The Loonie closed 0.21% higher followed by it continuing its uptrend as it entered Friday’s European trading session. This comes on the heels of rising oil prices, which reached around $80 per barrel. Additionally, investors remained hopeful as tests revealed that the Omicron variation is less severe than prior strains, albeit more contagious, encouraging traders to gamble on the economic recovery not collapsing. Furthermore, a generally more bullish tone in the equities markets weighed on the safe-haven U.S. dollar, as U.S. Treasury bond rates continued to decline. This resulted in the strengthening of the Loonie. On the other hand, FOMC minutes revealed that the Fed is likely to hike rates sooner than anticipated and is bracing for the prospect of reducing its bond holdings, undermining the Loonie's potential gains. Moving forward, Canada's unemployment rate for December, which is likely to be at 6%, and the release of U.S. labor market statistics, may further influence the Loonie’s price.


The Mexican Peso finished 0.31% higher against the U.S. dollar and it continues  to move upwards modestly during the European trading session. The Mexican Peso traded higher against the U.S. dollar in the first week of January, its highest level since early November, as Central Bank of Mexico (Banxico) minutes revealed policymakers' continued worry over inflation, spurring expectations of a continuation of the tightening cycle. Banxico surprised the markets by raising rates by 50 basis points to 5.5%, exceeding market expectations of a 25 basis point increase, as it cited a deterioration in the inflation risk balance, with both headline and core inflation expectations for the coming year increasing again, and those for the medium term remaining above target. In November, inflation reached a 20-year high of 7.37%, significantly beyond Banxico’s objective of 3%. Additionally, higher oil prices and a resurgence in risk appetite, as traders hoped that omicron interruptions would not derail GDP, aided the currency's additional rises.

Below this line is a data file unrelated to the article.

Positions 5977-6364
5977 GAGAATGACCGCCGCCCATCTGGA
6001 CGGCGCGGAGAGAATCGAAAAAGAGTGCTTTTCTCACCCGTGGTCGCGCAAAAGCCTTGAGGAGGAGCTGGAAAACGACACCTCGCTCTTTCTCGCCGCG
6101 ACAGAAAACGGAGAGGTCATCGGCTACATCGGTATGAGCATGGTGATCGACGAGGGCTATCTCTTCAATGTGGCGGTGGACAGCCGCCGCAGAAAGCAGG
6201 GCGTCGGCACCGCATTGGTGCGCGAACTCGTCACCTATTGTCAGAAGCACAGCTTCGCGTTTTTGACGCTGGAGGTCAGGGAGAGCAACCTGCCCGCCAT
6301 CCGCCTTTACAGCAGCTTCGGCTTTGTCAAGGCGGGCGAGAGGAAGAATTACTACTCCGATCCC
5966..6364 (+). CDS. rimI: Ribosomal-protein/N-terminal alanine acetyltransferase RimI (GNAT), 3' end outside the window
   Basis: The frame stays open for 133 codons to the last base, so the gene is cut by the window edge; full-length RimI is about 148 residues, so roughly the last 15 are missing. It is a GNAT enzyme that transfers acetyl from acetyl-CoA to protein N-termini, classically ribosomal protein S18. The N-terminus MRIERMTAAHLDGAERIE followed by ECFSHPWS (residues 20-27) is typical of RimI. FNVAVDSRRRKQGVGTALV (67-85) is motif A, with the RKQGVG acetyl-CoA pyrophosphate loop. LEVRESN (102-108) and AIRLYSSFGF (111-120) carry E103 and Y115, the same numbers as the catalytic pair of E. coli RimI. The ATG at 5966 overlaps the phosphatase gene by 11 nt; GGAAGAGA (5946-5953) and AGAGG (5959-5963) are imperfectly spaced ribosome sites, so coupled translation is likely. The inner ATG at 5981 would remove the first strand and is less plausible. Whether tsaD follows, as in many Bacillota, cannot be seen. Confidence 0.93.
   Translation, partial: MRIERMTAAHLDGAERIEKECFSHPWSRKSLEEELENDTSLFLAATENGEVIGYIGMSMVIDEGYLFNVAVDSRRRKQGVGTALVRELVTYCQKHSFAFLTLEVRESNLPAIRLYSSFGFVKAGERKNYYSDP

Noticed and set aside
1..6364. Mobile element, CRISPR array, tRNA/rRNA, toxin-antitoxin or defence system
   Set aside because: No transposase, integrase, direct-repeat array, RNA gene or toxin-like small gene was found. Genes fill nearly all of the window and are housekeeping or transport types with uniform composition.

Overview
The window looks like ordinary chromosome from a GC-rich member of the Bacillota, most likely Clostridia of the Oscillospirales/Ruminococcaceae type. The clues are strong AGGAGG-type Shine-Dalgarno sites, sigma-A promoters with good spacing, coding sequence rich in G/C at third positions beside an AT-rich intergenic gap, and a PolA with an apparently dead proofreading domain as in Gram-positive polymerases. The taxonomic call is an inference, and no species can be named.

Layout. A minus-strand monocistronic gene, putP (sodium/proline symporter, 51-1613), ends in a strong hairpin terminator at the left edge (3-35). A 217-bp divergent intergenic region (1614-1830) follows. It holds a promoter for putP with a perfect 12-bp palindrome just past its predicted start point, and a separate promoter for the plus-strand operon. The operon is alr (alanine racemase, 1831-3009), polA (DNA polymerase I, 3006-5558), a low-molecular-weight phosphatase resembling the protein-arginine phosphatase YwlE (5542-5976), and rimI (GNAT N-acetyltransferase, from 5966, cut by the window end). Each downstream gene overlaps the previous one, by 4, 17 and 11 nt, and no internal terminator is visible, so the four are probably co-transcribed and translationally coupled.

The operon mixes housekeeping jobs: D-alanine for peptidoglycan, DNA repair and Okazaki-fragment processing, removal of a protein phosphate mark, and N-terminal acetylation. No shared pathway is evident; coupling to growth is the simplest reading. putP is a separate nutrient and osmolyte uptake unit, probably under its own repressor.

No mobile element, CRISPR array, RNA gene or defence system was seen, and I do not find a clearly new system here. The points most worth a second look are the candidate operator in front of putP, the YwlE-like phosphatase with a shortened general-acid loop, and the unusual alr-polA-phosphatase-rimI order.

The Chinese Yuan closed 0.24% lower before recovering its momentum on Friday’s session. The offshore Yuan was trading slightly higher against the U.S. dollar, though it is expected to close a volatile week on the downside, weighed by a hawkish Federal Reserve. According to the most recent Federal Reserve minutes, U.S. policymakers are pondering over accelerating interest rate rises and discussing quantitative tightening this year in order to contain stubbornly rising inflation. U.S. bond rates rose as a result of the solid hawkish outlook, weighing on markets and risk-sensitive currencies. Meanwhile, it is generally predicted that the People's Bank of China (PboC) would continue to ease monetary policy in order to cushion an economic downturn. Elsewhere, China's foreign currency reserves grew to USD 3.25 trillion in December 2021, up from USD 3.222 trillion in November, the highest level since December 2015, and far higher than market expectations of USD 3.23 trillion.


The Brazilian Real closed 0.11% higher against the greenback on Thursday. This comes as investors are taking advantage of the calmer international environment to reinvest some of the recent gains in the U.S. dollar. Meanwhile, worries regarding the trajectory of the domestic public finances in this election year have returned to keep the market awake and contributed to the currency's three-day losing streak in early January. Additionally, analysts predict that the publication of December statistics on net job creation in the U.S. would set the tone for exchange rate fluctuations. The data may provide more insight into whether the U.S. central bank (Fed) is anticipating rising interest rates and may possibly begin shrinking its balance sheet. Elsewhere, the Ibovespa stock index gained 0.3%, stalling a three-day losing streak, helped by Vale and steel businesses with climbing iron ore prices.